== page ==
When the mercury’s rising, there’s nothing like a freshly-iced cocktail to cool the sweat on your brow. But which destinations boast the best libations? Check the list below for some history behind your favorite summer drinks — and a few fantastic places to sip them.

1. Hawaii: The Mai Tai

While its name conjures up images of Hawaii’s blue swells, this 1950s favorite actually originated in California. There’s some dispute over whether it was Oakland or Los Angeles that perfected the popular mix, but there’s no dispute over its enduring popularity. For a more traditional pour, check out Tahiti Nui on Kauai or House without a Key on Oahu.

2. New York: The Manhattan

With only three ingredients to its name (whiskey, sweet vermouth and bitters), this cocktail is the pinnacle of elegant simplicity. Not only has it populated drink menus for over 100 years, but it’s one of only six cocktails to grace the pages of The Fine Art of Making Drinks. Origin stories vary, but there’s no question about the Manhattan’s New York provenance. Sip some of the best at Little Branch in West Village or Raines Law Room in the Flatiron.

A Manhattan cocktail.


3. Puerto Rico: The Piña Colada

The most widely-accepted story is that Puerto Rico’s signature tipple was born at the Caribe Hilton’s Beachcomber Bar —now called the Oasis Bar — in the early 1950s, but there’s another tale that attributes the creation to an inventive hand at Barrachina. Judge for yourself. Both bars are open as of this writing, with plenty of accolades to each.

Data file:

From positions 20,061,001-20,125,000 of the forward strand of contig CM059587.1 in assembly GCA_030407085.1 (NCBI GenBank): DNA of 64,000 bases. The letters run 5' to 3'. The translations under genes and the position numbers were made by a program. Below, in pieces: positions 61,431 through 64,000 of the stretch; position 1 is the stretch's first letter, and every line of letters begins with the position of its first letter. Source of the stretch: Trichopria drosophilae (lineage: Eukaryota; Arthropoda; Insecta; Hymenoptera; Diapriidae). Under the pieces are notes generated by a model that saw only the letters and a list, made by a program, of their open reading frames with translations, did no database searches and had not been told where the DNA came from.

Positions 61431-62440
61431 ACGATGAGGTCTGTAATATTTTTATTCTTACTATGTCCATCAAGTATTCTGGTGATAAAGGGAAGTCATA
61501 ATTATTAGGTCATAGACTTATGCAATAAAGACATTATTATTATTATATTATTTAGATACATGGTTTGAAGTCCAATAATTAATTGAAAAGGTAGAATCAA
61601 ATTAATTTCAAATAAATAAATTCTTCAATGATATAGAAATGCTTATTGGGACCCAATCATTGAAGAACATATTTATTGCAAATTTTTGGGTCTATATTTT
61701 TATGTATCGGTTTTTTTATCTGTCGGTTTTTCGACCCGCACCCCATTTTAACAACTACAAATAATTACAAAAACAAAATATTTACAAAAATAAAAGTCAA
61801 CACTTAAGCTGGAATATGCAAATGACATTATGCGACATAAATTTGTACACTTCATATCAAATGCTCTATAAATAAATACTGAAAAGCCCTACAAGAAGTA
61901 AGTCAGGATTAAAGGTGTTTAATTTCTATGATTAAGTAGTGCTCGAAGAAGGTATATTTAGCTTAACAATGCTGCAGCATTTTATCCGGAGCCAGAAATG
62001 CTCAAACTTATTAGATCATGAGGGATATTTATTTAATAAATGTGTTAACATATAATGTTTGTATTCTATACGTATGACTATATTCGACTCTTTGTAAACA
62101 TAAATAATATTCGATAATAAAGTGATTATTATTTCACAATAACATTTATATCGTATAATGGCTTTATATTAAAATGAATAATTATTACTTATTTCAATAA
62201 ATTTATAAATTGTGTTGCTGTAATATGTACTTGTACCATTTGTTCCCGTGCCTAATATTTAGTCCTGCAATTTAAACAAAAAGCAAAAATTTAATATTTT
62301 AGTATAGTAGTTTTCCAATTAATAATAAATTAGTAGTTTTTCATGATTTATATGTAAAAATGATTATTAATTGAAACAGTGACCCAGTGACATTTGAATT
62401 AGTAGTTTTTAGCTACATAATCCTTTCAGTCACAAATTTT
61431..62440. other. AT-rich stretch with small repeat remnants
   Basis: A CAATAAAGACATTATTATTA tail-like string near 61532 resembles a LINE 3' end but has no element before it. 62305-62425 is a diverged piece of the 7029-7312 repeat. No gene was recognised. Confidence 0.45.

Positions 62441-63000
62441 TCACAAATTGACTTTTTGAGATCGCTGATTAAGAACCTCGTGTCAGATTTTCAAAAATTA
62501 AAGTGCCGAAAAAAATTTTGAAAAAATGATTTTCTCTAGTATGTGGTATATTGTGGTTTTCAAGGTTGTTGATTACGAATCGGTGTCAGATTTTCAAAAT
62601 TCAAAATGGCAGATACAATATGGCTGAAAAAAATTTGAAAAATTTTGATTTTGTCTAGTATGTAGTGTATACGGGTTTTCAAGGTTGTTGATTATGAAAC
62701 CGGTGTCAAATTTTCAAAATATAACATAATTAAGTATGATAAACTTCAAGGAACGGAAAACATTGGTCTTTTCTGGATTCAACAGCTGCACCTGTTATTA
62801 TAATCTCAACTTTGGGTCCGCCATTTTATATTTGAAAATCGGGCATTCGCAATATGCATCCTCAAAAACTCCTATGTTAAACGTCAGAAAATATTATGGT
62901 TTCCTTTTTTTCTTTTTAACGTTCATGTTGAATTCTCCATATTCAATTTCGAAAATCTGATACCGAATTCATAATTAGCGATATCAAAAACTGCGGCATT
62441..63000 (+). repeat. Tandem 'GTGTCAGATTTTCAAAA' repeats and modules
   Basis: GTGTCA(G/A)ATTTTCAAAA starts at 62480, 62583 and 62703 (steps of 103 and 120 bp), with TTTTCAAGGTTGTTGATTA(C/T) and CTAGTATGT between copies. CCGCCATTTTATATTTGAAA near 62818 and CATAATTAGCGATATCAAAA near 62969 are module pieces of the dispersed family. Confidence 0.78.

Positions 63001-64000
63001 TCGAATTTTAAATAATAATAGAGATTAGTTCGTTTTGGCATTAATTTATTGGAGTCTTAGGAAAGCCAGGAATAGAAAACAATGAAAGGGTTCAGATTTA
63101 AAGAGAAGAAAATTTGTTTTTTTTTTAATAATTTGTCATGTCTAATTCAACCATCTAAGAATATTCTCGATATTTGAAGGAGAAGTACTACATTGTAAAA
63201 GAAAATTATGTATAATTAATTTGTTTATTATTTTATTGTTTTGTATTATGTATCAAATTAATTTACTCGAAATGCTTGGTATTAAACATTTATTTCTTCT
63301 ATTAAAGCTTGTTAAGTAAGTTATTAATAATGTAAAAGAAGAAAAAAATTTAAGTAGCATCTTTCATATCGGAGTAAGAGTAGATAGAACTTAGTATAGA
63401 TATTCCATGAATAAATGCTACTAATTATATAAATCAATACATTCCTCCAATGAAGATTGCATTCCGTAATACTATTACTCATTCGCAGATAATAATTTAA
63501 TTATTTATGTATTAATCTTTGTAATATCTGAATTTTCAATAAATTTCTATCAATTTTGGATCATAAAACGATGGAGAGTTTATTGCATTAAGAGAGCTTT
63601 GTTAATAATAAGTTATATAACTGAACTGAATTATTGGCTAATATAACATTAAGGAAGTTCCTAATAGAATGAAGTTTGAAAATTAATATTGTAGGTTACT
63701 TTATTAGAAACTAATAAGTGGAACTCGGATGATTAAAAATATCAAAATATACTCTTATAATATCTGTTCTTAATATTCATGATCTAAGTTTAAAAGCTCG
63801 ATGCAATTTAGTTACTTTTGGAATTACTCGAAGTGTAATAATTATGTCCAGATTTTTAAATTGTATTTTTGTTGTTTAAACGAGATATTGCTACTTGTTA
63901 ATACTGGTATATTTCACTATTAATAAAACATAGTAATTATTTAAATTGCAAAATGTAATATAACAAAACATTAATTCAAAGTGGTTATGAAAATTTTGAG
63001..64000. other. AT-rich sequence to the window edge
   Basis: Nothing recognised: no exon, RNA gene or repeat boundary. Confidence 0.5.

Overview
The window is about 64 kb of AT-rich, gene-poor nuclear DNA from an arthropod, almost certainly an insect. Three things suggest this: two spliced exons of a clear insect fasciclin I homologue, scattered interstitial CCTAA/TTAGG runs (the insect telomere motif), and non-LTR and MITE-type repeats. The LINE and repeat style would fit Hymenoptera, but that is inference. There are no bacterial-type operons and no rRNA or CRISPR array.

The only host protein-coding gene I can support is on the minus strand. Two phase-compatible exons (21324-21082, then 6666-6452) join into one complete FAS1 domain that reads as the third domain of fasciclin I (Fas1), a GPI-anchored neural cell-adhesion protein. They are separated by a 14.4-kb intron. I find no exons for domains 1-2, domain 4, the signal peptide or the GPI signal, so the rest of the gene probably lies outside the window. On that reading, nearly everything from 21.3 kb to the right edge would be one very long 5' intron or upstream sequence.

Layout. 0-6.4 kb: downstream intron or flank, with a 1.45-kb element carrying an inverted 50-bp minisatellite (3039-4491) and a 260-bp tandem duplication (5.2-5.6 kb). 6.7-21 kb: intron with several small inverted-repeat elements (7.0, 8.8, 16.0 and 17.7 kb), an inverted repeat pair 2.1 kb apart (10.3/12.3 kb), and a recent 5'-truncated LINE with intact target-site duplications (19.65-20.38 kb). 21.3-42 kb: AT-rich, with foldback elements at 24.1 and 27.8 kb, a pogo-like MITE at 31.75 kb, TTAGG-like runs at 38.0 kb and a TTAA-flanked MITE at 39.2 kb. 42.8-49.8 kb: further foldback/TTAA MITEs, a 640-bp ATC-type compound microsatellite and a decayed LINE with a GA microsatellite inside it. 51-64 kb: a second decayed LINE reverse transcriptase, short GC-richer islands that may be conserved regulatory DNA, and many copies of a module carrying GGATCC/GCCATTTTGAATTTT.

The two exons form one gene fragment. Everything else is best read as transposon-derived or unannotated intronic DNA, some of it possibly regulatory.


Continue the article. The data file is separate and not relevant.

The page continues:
4. Cuba: The Cuba Libre

It may look like a rum and coke, but the Cuba Libre (Spanish for “Free Cuba”) sets itself apart with an added squeeze of lime. Simple? Sure. Although its history is a bit murkier. Some stories attribute the drink’s name to a toast (“Por Cuba Libre!”) made by soldiers during the Spanish-American war, while others say it wasn’t mixed ‘til 1900. Make a toast with your own at The Ritz-Carlton Key Biscane’s Rum Bar in Miami.

5. Kentucky: The Mint Julep

As Southern as sweet tea — and just as refreshing — the Mint Julep has been a staple at Kentucky race tracks since 1938. Like many of the drinks on this list, there’s no sure story behind its origin, but Kentucky’s Senator Henry Clay is credited with introducing this sugared summer favorite to D.C. Cut a balmy Southern summer with a sip at 732 Social in Louisville or at Proof on Main, attached to the 21C Museum Hotel.

A Mint Julep cocktail.


6. Peru: The Pisco Sour

While both Peru and Chile claim paternity in the case of pisco, a type of grape brandy, the former seems to have the stronger link to the actual Pisco Sour. Not only does Peru celebrate National Pisco Sour Day in February, but several historic accounts point to the pisco, lime, and egg white beverage originating there in the early 1900s. Pucker up for a taste of this tart concoction at Gran Hotel Bolivar’s bar in Lima.

7. Mexico: The Margarita

Last, but far from least, is the blended beverage pictured in almost every south of the border vacation slideshow: the Margarita. There are more etiologies for this drink than all the others on this list combined, and — as the most popular tequila drink in the U.S. — even more places to order a glass. Head down to Cozumel or Mexico City for the real deal.

A Margarita.


Have a favorite local cocktail of your own? Share the recipe (or the best place to order it) in the comments.


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